We chatted with Euan Pringle, owner of Otterburn Mill. Situated in Northumberland countryside, the 18th century mill is a ‘destination’ retail outlet, selling high quality textiles and country woollen clothing. It also prides itself on providing a unique customer experience, boasting many original features, archive material, tools and machinery, on show to the public.
We discuss how Euan came to the Mill, his views of fashion and retail, and what the future holds.
Q. How long have you held your current job?
Euan: I have always worked in textiles. In the 1980s, as MD of the family textile operation with modern retail and manufacturing, I travelled the world to promote the business, and in the 1990s, we sold the business on. Sadly the brand suffered when the textile industry took a downturn a few years later.
In 1995 I found the derelict Otterburn Mill building located on a windy moor on the tourist route between Scotland and England. I redeveloped the site to what it is today – and I am still in the driving seat over twenty years later.
Q. What attracted you to a career in retail?
Euan: I have always loved the textile retail business and loved being in the working mill from my early working years. I enjoy getting the seasons’ colours ahead of time, buying to meet the trends months ahead and finding new suppliers to fil the gaps when suppliers go off-piste.
Q. How do you see the future of retail?
Euan: I think the trends in retail are starting to change and things definitely have a more positive outlook. In the last 10 years, the trend was for the big investment companies to buy up the big chains, slash prices and, I think, caused a lot of damage to the retail sector. Now we are seeing these big chains fall by the wayside as the future of the large stores has gone, which leaves space for more interesting themed retail places.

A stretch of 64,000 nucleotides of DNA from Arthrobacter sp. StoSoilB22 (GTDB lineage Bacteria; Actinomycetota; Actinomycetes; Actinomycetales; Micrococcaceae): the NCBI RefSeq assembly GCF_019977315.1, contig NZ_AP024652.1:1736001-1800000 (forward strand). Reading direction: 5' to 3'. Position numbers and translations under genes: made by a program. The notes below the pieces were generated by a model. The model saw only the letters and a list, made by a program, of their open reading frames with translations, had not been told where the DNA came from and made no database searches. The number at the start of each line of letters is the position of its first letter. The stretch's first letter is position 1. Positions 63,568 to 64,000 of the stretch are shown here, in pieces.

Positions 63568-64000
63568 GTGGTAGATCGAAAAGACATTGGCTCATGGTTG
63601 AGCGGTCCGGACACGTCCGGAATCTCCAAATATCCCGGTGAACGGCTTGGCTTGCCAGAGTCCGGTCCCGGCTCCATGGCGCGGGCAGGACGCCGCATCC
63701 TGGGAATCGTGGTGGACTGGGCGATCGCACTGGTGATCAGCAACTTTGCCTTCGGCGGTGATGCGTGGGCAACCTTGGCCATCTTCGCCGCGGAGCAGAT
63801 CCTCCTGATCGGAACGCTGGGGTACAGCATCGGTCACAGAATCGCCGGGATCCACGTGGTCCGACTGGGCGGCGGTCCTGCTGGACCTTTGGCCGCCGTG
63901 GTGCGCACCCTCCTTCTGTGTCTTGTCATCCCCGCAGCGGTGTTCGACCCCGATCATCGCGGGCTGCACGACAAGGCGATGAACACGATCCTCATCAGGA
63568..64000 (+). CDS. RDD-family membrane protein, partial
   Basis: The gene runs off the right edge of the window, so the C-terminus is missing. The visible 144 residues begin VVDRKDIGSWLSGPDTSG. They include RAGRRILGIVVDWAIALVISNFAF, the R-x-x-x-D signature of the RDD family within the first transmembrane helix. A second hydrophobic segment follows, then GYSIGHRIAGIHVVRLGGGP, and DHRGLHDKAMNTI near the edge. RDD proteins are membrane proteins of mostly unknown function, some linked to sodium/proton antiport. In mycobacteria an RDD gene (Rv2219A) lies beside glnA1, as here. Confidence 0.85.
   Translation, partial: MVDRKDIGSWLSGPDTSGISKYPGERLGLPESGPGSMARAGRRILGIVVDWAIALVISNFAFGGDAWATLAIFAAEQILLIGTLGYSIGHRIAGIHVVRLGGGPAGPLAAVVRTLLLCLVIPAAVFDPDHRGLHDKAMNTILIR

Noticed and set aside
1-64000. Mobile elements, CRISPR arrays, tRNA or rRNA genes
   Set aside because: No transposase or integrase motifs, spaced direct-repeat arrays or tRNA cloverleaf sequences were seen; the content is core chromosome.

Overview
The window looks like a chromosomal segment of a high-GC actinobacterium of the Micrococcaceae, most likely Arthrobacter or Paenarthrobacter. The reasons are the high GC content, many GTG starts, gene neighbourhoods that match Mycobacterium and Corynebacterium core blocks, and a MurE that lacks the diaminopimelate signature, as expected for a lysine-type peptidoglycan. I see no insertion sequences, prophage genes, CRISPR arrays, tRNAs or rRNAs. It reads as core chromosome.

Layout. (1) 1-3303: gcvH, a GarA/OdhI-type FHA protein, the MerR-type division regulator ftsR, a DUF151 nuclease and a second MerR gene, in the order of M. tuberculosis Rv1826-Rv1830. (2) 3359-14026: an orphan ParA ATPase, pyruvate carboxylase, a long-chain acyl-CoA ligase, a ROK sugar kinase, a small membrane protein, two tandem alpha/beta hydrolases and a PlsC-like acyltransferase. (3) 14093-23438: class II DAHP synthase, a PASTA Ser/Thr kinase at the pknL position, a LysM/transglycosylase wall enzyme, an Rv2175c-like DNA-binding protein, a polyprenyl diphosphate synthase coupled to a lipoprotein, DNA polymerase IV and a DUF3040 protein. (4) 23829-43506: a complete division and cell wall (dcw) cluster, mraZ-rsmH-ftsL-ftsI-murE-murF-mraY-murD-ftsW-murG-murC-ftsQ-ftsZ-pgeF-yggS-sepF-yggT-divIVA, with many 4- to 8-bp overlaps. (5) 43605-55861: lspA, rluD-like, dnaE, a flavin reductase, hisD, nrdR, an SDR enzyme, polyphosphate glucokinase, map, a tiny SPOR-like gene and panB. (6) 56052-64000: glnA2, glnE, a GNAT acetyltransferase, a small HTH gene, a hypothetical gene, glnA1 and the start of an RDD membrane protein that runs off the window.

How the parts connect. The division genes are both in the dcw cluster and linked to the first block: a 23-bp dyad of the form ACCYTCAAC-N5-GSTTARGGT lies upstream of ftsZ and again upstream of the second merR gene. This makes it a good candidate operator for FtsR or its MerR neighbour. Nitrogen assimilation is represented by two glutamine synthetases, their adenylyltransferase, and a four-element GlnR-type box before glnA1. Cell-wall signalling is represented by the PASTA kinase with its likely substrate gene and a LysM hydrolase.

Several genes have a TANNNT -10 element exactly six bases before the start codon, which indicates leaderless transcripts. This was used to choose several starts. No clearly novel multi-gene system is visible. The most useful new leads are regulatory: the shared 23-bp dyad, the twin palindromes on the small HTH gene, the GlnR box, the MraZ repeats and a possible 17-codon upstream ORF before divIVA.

…there is always a place for retailers that can provide a great customer experience and product
We have seen the demise of the high street, with property companies not investing in the high street buildings, this, plus high government taxes, have squeezed out the smaller retailers. However, I think there is always a place for retailers that can provide a great customer experience and product and I am optimistic we will see a change in the next six months to a year, once the casualties of the big discounters have gone. The retail market is turning the corner and I think the outlook is positive over the next 2- 3 years.
Q. How can technology help?
Euan: I think there is a lot of tech at the moment, and some of it is helpful and some of it is not. At the end of the day, your shop floor staff can really make the sale – they can help customers find the missing part of the jigsaw – so technology needs to enable your staff.
Brands are starting to realise that stores are the key to brand loyalty, not just selling online. At the end of the day people want to go out and have fun – and enjoy the experience of shopping. Shopping centres are big and glitzy, but they need to refresh the décor and themes to keep customers interested. At the same time, I think if you aren’t using tech as a retailer then you will suffer.
What piece of tech couldn’t you live without?
Euan: Definitely my iPhone. It’s my lifeline, particularly recently when our email service was down. I do everything on it – I know how to use it and certainly won’t be looking to change!